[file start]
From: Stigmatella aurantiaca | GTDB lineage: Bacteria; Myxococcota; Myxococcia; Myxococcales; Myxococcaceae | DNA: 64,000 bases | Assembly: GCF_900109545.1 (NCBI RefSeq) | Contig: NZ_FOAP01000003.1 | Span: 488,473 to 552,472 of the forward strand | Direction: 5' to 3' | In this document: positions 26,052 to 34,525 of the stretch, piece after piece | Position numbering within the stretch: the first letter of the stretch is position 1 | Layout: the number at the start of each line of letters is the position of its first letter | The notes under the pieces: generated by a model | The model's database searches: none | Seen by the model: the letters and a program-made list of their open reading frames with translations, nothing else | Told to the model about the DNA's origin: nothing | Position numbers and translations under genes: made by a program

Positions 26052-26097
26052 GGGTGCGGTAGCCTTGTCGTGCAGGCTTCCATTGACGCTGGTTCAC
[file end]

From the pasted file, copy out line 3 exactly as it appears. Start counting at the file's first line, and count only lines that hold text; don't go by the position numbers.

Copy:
26052 GGGTGCGGTAGCCTTGTCGTGCAGGCTTCCATTGACGCTGGTTCAC